By Julie Bane

Henna is most commonly used for hair dyes and temporary tattoos. Some people experience allergic reactions when henna comes in contact with their skin. For these people, prolonged or repeated exposure can pose serious risks. Knowing what to look for and how to treat henna allergies can diminish life-threatening reactions.

Henna session
credit: Michael Pettigrew/iStock/Getty Images
Some people experience allergies to henna.


Preteen Caucasion Girl Has the Flu or Allergies Closeup Headshot
credit: Jani Bryson/iStock/Getty Images
Sneezing may be a symptom of a henna allergy.

Symptoms of a henna allergy are similar to those of other allergies. They can include sneezing, swelling and hives, and difficulty breathing due to a restricted airway.


Henna application
credit: clearandtransparent/iStock/Getty Images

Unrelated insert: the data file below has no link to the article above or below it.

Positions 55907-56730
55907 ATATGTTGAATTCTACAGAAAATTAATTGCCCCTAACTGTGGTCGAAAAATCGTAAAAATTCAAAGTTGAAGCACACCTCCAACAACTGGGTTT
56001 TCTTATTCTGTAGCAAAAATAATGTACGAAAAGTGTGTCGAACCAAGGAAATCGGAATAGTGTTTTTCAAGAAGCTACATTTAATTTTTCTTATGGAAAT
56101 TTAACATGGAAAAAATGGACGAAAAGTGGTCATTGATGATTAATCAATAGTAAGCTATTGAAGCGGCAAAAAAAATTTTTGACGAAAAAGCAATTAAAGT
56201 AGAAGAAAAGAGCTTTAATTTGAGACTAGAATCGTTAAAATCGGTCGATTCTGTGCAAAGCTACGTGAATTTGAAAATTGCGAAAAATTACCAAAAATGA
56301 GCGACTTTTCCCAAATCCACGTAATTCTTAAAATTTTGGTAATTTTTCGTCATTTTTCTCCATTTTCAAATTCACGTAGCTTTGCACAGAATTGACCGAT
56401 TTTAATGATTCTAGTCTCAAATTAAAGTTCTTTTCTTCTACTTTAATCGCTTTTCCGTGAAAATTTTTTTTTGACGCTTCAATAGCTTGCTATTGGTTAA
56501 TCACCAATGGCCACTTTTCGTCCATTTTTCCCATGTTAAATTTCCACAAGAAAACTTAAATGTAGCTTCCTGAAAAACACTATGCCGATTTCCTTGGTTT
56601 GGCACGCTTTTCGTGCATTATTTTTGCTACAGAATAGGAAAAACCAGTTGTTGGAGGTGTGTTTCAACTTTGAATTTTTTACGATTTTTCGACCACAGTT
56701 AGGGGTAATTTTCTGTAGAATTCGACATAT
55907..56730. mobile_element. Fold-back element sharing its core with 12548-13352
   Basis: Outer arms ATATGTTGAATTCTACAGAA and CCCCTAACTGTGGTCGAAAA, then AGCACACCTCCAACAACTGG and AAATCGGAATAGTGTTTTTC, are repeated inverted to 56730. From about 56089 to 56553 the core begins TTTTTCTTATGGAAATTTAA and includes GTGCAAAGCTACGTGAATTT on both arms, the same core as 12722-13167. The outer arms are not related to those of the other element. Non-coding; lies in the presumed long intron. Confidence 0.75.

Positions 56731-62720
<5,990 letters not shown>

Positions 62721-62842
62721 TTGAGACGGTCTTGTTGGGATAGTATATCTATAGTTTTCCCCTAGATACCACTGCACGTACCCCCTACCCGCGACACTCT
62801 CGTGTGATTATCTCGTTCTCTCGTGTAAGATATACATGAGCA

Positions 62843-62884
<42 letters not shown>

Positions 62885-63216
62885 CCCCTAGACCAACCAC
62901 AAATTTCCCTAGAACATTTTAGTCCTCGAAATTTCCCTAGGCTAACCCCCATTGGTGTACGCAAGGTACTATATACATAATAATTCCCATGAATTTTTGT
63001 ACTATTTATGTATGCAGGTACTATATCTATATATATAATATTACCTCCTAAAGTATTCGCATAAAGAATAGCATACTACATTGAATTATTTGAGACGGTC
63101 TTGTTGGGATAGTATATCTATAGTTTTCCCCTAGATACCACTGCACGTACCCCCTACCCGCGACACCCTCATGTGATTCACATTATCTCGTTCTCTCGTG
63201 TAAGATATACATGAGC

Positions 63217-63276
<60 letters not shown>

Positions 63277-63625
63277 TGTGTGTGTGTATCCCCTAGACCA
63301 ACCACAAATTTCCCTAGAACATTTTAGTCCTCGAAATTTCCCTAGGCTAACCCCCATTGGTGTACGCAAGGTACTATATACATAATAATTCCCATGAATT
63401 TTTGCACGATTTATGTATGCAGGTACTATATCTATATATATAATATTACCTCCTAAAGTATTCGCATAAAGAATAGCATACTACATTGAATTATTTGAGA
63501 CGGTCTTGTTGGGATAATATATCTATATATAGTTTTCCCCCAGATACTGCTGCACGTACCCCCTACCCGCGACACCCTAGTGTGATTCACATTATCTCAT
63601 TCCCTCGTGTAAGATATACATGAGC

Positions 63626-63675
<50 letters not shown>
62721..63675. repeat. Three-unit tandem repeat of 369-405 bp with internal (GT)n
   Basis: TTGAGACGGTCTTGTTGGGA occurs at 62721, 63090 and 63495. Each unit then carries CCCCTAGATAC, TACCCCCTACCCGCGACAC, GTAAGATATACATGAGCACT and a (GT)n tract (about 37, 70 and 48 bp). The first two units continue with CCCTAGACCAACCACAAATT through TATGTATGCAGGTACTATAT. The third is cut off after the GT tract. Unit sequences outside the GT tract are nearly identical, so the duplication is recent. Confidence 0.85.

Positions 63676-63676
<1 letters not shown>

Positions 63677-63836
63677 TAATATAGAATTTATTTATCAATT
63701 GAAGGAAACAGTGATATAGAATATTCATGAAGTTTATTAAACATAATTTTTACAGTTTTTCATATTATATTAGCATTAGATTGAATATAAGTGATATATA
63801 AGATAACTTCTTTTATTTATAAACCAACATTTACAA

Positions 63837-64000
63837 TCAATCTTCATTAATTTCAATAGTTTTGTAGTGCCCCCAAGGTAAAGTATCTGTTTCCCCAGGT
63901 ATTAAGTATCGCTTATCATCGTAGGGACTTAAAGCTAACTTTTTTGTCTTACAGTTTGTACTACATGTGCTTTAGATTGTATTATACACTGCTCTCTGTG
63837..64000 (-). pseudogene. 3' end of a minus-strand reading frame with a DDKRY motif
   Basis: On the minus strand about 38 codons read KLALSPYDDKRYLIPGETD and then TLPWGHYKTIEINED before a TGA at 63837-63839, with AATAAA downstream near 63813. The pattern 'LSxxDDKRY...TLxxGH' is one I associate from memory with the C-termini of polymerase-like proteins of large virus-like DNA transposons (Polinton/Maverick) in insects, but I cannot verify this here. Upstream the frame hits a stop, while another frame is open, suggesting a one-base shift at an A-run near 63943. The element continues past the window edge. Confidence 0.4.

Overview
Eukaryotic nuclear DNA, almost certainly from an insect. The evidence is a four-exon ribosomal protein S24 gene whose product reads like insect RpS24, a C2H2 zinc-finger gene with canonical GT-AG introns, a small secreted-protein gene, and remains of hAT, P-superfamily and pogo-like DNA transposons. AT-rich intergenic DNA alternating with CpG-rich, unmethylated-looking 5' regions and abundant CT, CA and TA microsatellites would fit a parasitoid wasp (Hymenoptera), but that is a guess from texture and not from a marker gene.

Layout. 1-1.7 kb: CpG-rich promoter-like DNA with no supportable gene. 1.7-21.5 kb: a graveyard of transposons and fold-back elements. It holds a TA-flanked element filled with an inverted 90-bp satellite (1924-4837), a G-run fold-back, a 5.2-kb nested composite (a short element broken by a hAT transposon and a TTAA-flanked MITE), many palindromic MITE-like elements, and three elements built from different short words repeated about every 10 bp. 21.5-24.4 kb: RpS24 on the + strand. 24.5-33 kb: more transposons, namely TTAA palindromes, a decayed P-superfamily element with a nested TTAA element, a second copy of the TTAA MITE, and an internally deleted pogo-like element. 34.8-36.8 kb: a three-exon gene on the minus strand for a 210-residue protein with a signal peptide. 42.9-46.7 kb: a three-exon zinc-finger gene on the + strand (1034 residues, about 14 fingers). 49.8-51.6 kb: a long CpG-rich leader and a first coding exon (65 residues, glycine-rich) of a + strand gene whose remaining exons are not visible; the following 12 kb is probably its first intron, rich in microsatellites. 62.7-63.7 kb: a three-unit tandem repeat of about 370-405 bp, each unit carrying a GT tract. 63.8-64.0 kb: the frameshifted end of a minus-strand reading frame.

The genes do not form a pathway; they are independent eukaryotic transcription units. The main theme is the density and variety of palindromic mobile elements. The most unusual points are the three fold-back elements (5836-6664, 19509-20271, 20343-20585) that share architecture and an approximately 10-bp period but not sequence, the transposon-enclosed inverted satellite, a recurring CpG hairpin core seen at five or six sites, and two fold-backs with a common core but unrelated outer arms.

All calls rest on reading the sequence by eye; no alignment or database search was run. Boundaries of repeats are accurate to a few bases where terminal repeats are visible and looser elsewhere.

The additives used in making henna paste can cause the allergy.

Henna itself seldom causes an allergic reaction. However, additives are used in making the henna paste to boost color or speed up the coloring process. P-pheynlenediamine (PPD) makes the naturally reddish brown henna more black. Although it's safe for hair coloring, it can irritate the skin, leading to an allergic reaction.


Medical Pills
credit: Pekka Jaakkola/iStock/Getty Images
Antihistamines can alleviate allergies.

If a henna allergy is suspected, you may try the following applications: calamine lotion, cold compress, hydrocortisone creams or antihistamines. An oatmeal bath will also alleviate itching.


Hands painted with henna close up
credit: Klemen1977/iStock/Getty Images
Discontinue the use of henna tattoos if you have an allergy.

People who experience a reaction to the PPD additive in henna tattoos are susceptible to having more serious reactions with increased exposure. Therefore, if you have encountered an allergic reaction, you are advised to avoid further henna tattoos or having henna come in contact with the skin.


Doctor talking to patient
credit: Jupiterimages/Creatas/Getty Images
In case of serious allergic reaction see a doctor.

The Food and Drug Administration (FDA) doesn't endorse henna for direct skin contact. Therefore, caution should be used when receiving a henna tattoo.